The EPA is declining such penalties because of MPCA indifference. E&E writes:

Records obtained by E&E News under the Freedom of Information Act indicate Minnesota regulators opposed EPA’s proposed enforcement. …

Leaders of a tribe downstream from Minntac, the Fond du Lac Band of the Lake Superior Chippewa, are angry that the case has gone dark. They’ve tried for decades to fend off pollution to preserve wild rice, a culturally significant staple food that grows in the region’s waters.

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Legislators tell MPCA to reject Enbridge Line 3 pipeline, MN Dept. of Commerce needs to refile Line 3 appeal

File: MPCA Commissioner Laura Bishop.

Thirty-four state lawmakers submitted a letter to Minnesota Pollution Control Agency (MPCA) Commissioner Laura Bishop Wednesday, urging action to deny the Enbridge the environmental certificate it needs to build the Line 3 pipeline expansion.

Line 3 threatens our state’s clean waters, our climate, and treaty rights, they said.

Meanwhile, the Minnesota Department of Commerce faces an Aug. 19 deadline to refile its legal objections to Line 3. Commerce’s independent analysis shows that Enbridge failed to prove this pipeline is needed. The Minnesota Public Utilities Commission approved the project over Commerce’s objections. Commerce now needs to take the issue to the Minnesota Court of Appeals.

Recent news from the Canadian tar sands region strengthens Commerce’s hand. It shows the industry is tanking, meaning there’s even less demand for Enbridge’s new pipeline.

Action by the MPCA and the Department of Commerce could help stop this dangerous project.

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How will the MPCA handle Enbridge Line 3’s water quality certificate? Minntac’s example is alarming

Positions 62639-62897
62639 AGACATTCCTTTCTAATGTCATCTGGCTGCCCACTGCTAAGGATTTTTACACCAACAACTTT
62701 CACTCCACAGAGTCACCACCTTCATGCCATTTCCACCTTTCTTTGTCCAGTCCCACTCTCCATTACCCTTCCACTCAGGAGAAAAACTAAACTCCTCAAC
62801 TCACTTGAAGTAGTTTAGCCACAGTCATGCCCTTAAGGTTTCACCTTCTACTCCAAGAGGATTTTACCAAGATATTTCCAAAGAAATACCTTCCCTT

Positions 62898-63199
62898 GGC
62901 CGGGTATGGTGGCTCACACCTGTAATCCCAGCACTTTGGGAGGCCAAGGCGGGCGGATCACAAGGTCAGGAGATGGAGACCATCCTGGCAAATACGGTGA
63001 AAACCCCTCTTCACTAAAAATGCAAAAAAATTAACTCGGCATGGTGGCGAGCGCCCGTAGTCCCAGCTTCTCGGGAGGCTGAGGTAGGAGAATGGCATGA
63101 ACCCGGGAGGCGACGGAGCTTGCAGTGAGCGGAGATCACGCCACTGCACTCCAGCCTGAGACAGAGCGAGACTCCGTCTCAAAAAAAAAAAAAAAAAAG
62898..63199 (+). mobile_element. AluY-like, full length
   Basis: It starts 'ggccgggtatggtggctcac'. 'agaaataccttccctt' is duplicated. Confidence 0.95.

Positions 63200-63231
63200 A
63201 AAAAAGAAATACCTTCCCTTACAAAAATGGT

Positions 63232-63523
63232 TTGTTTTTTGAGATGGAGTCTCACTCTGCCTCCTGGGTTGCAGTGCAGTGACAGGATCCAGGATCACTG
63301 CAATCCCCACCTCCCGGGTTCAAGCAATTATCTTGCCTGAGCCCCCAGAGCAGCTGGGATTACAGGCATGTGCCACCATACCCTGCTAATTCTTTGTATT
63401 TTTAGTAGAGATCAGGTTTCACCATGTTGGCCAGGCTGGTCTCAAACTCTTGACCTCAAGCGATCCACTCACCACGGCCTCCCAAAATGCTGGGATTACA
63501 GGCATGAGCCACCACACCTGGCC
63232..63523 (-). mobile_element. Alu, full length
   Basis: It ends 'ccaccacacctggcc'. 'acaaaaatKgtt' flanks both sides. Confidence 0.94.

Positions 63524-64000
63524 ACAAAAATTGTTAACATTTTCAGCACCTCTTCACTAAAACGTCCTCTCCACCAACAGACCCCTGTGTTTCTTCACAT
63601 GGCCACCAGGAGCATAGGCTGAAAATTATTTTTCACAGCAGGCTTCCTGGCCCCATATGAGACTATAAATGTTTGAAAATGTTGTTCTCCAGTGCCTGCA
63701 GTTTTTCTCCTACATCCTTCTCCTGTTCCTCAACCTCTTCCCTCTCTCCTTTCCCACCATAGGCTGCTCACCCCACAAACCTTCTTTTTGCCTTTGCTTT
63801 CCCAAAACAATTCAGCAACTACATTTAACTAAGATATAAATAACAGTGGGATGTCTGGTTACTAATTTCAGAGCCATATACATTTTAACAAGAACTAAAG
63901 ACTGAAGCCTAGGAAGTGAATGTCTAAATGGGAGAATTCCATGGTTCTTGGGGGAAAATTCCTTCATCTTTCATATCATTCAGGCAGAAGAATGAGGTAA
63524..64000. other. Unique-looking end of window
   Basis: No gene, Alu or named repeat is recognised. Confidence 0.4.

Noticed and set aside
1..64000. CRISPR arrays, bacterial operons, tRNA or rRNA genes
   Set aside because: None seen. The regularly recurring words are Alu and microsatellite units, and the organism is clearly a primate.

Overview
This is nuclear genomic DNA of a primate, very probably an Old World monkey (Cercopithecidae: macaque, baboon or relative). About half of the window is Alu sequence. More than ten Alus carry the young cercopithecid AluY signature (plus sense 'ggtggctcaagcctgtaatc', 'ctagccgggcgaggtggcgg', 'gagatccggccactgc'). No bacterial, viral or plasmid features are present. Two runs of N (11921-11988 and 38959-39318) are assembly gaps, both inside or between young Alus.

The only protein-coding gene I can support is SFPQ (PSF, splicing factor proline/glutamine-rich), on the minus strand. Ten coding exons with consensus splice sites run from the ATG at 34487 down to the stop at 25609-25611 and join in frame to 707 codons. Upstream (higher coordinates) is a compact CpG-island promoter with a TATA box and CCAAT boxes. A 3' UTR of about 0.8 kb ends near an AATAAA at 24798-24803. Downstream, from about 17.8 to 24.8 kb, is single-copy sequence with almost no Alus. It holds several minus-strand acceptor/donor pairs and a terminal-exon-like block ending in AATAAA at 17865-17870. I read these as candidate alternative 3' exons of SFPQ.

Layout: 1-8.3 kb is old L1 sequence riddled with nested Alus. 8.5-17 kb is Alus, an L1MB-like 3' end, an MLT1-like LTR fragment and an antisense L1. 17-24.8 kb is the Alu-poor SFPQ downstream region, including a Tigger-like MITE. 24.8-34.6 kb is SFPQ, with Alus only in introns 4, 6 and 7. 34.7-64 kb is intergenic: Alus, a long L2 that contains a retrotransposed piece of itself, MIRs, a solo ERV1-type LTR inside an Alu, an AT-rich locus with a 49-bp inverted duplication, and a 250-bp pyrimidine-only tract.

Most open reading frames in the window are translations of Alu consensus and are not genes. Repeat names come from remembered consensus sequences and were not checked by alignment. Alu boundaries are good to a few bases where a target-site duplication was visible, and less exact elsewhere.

Part IV and last in a series exploring how the Minnesota Pollution Control Agency (MPCA) has failed for decades to enforce water quality standards against U.S. Steel and its Minntac mine in northern Minnesota.

Tribes, environmental groups, and concerned citizens won a victory recently, when the Minnesota Pollution Control Agency (MPCA) agreed to allow challenges to its proposed approval of the Enbridge Line 3 tar sands oil pipeline.

To proceed with Line 3, Enbridge needs the MPCA to issue the project a water quality certificate. The agency had tentatively given the OK.

Public pressure got the MPCA to reconsider, and it ordered a contested case hearing. Administrative Law Judge James LaFave will handle the proceedings, expected later this summer. The hearings will allow intervenors — White Earth Nation, Red Lake Nation, Honor the Earth, Sierra Club and Friends of the Headwaters — to challenge the facts the MPCA used to reach its decision.

This is a significant win. The MPCA doesn’t seem inclined to use its regulatory authority to protect water quality. One troubling example is the MPCA’s failure in 2014 to use the water quality certificate process to force U.S. Steel to address ongoing pollution problems at its Minntac taconite mine in northern Minnesota.

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State Legislature has passed laws to undermine the MPCA’s ability to enforce water and wild rice protections

Part III of a series exploring how the Minnesota Pollution Control Agency (MPCA) has failed for decades to enforce water quality standards against U.S. Steel and its Minntac mine in northern Minnesota.

Minntac viewed from Mountain Iron

Making laws can be messy. We want to believe that the end result is democratic and fair.

In reality, we know that some groups have stronger political connections and more money, and that can influence outcomes. We need to know that we have strong political institutions that can provide balance, making sure sound science is followed, that Native Nations and other communities with less power get heard, and the public interest is best served.

The state of Minnesota in general – and the Minnesota Pollution Control Agency (MPCA) in particular – have failed to strike that balance when it comes to regulating U.S. Steel’s Minntac taconite mine, and other mining operations, and the water pollution they generate.

The MPCA has much to answer for regarding its ineffectiveness in regulating Minntac’s mine wastewater, but it’s also important to acknowledge that the legislature and pro-mining lobbying interests have undermined the agency’s ability to take a tough stand in recent years. Continue reading